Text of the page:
In the eyes of cat owners, kitty litter is a game-changer. It makes it possible for cats to live indoors by providing a clean area to relieve themselves and reduce the risk of accidents in the house. There are certain drawbacks to allowing your cat to live inside, despite the many advantages of cat litter.
Consider training your cat to go outside if you’re sick and tired of scooping and sifting through your pet’s litter box. However, you had no idea How to Potty Train a Cat to Go Outside—training a cat to go outside maybe a breeze when you have the correct information and the right tools.
How to Potty Train a Cat to Go Outside
Step 1: Observe
As soon as the cat is done with litter training, you may begin thinking about transitioning to a new home. Wait a few days or perhaps a few weeks before you start your outdoor exercise program. Make sure he uses the litter box regularly before making any decisions about his care.
Step 2: Move the Litter Box
Litter boxes should be moved every two or three days, depending on how frequently the cat uses the door to the outdoors for access. Carrying the box a few inches at a time over seven to 10 days is recommended. There is a good chance you will acclimate your cat by the time you get to the door. You’ll also want to add some dirt and leaves to the litter at this time.
Step 3: Add a Pet Door to Your Home.
It is an ideal location for a pet door, as your cat will use it frequently. You may find many of these doors at your local hardware shop. Ideally, you should install the litter box before you begin training to be ready when you are ready to transfer it outside.
Step 4: Go Outside and Empty Your Litter Box
Keep an eye on the cat and place the litter box outside the door. As soon as he shows any indication that he needs to relieve himself, take him outside to his litter box and love and encourage him as you do so. Also, fill the container with more dirt and natural waste.
Keeping a close eye on the cat may take a few days, so give yourself plenty of time. It’s best if he uses the pet door frequently to go out to relieve himself in the litter box outside. It’s best if you don’t rush through this.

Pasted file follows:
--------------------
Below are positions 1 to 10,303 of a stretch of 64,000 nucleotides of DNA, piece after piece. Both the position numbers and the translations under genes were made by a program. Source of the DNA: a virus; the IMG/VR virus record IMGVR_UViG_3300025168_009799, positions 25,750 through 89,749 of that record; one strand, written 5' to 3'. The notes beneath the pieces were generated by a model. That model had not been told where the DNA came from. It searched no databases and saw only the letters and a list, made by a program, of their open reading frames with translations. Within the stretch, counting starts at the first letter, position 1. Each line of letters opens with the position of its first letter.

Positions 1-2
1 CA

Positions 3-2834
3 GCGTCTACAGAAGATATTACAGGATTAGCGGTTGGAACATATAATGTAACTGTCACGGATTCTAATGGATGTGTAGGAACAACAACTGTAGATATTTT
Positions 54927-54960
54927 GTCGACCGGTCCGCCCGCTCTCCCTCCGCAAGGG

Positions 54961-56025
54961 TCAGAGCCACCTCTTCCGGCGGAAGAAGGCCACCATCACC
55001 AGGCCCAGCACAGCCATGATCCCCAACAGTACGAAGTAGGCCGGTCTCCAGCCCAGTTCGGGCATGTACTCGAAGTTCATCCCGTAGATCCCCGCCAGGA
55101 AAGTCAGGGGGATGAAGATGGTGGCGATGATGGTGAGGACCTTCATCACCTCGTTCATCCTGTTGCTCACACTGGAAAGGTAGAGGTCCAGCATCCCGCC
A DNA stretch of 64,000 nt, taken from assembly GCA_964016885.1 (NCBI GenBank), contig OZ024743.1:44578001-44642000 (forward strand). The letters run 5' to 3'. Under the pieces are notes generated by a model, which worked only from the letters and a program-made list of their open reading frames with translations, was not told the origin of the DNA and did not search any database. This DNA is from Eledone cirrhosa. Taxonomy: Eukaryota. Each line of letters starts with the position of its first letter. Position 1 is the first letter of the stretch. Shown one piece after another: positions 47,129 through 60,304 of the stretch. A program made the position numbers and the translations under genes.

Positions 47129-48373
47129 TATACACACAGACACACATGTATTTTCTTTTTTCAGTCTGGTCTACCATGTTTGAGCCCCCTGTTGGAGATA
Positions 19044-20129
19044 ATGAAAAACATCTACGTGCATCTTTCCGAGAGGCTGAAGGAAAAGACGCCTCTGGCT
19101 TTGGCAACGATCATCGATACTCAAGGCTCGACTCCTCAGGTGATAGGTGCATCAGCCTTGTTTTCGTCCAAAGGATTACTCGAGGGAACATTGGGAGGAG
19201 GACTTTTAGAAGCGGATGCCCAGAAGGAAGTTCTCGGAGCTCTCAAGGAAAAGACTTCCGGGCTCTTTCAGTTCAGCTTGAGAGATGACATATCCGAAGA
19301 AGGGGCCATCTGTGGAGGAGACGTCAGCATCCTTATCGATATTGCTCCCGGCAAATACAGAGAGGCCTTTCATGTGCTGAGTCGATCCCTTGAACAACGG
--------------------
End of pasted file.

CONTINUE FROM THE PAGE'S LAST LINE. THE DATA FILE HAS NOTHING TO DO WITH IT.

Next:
Step 5: Finally, move the litter box out of sight from the front door.
Keep relocating the litter box away from the door and toward the part of the yard where you want the cat to go to relieve itself frequently. Moving it only a few feet each day will help you lure the cat across the yard in a gradual manner. Now that the pet door has been installed, the cat will utilize it whenever he has to relieve himself or search for a litter box.
Step 6: It’s time to clean up the mess.
Finally, excavate a hole in the dirt and bury the trash. If the cat has been responding well to the shift thus far, it should begin excreting here regularly and continue to do so without any further encouragement.
Allow the cat some time to adjust to the new situation by making gradual alterations. As previously said, patience and words of encouragement are critical components of a successful training session.
Reasons Why You Shouldn’t Try to Toilet Train, Your Cat
Another typical method of eliminating litter is toilet training. It is not a good solution for your cat or the environment, regardless of how amazing it sounds in principle!
#1) The act of burying waste comes naturally to us
Cats aren’t doing it for amusement or exercise when they scratch and dig in the litter box.
Cats bury poop in the wild to keep their scent detected by predators. Even the most domesticated cats retain this primary survival drive. However, even if our cats eventually cooperate, toilet training a cat is at odds with their deep-seated natural inclinations.
#2) It may harm wildlife
Cat feces may carry Toxoplasma gondii, a parasite that causes Toxoplasmosis, an illness that can be fatal. The parasite can get up in local rivers if wastewater treatment plants aren’t ready to manage it, which is bad news for wildlife.